If I did your homework for you, then you might pass your class without learning how to write a program like this. Then you might graduate and get your degree without learning how to write a program like this. You might become a professional programmer without knowing how to write a program like this. Someday you might work on a project with me without knowing how to write a program like this. Then I would have to do you serious bodily harm. - Jack Klein

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    Managed C++ seems like an odd after-thought.
    At least it's got static class constructors.

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    Registered User Frobozz's Avatar
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    Quote Originally Posted by dxfoo
    For instance, your boss wants you to use .NET for a certain project. Are you going to be prepared, or are you going to say, "Ew! .NET. Yucky." What if one of your programmers starts talking about a philosophy on why MS is the devil when you're trying to get a .NET project done? He'd be fired, and he'd end up at a common forum.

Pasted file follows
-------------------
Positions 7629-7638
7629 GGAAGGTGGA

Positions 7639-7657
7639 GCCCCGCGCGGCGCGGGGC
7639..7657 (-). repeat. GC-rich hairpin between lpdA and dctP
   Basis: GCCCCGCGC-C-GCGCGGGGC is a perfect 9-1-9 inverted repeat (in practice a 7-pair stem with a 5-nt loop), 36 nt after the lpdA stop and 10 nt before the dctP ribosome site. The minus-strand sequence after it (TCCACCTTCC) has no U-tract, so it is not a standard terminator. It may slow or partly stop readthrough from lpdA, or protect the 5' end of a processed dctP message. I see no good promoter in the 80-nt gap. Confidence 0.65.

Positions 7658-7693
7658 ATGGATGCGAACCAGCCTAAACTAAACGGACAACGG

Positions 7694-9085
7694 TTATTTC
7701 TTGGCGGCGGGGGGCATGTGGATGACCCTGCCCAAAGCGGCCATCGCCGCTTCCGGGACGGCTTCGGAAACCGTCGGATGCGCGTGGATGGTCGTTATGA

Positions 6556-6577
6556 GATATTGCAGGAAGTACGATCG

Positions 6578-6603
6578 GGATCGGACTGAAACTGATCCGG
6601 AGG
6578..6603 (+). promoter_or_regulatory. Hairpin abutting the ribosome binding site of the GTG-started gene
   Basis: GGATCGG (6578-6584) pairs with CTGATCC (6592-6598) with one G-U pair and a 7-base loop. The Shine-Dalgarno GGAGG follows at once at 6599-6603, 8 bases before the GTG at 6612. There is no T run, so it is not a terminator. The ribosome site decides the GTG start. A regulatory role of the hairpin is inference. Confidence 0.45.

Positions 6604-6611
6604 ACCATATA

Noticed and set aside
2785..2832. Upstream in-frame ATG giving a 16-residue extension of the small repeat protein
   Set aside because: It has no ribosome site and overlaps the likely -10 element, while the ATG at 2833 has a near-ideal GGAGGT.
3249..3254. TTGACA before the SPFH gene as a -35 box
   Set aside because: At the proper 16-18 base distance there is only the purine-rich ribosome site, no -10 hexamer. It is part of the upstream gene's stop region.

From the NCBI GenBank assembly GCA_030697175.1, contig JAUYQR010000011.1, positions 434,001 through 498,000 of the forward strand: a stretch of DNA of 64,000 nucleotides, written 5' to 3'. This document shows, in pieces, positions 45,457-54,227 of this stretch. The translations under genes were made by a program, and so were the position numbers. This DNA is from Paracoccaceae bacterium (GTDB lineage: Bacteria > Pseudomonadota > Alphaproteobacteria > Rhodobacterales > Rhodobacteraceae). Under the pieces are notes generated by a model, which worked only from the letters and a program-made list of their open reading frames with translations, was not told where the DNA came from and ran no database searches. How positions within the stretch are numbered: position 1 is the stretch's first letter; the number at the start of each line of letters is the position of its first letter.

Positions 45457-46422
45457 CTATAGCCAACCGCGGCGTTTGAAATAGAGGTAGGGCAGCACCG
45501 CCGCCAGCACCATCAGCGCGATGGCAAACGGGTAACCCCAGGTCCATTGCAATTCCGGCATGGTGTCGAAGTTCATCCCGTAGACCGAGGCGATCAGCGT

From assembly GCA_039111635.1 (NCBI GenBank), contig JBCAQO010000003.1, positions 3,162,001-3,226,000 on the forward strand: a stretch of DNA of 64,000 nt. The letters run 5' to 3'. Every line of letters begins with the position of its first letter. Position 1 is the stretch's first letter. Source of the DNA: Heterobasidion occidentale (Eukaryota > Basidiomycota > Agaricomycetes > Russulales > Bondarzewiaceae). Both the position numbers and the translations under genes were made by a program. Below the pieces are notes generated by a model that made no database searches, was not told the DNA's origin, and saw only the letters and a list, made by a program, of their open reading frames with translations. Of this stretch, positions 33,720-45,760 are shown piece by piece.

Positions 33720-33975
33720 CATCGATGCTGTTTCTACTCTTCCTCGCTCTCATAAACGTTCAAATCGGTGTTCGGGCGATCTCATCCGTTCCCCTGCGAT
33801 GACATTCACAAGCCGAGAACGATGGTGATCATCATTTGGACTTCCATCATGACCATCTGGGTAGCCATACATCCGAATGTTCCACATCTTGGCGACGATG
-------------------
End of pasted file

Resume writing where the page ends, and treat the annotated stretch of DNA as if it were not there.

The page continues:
C++ and C# are both .NET. If your boss says "Use .NET" then you can just pick C#. I've never tried C++ .NET and I don't intend to start now. Why use something that was never designed to use .NET and will be a pain to use it for?

    Usually an employer will ask you to use the product that he thinks will get the job done quickly and with little or no mistakes. I seriously doubt he'd tell you to use C++ .NET.

    And I seriously doubt a lead programmer or somebody above you would choose it. Most likely they'd pick something that is quick and highly efficient.

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    I agree, but I also don't think you'll be hired right when a new project is ready to be programmed. I'm sure by the time you get there, they're already halfway through a VB.NET program, or C++.NET, or C#, etc. It usually doesn't start from scratch. But yeah, C# does sound like it's worthwhile after C++. If any code is used for .NET pseudocode, it's usually C#, from what I noticed.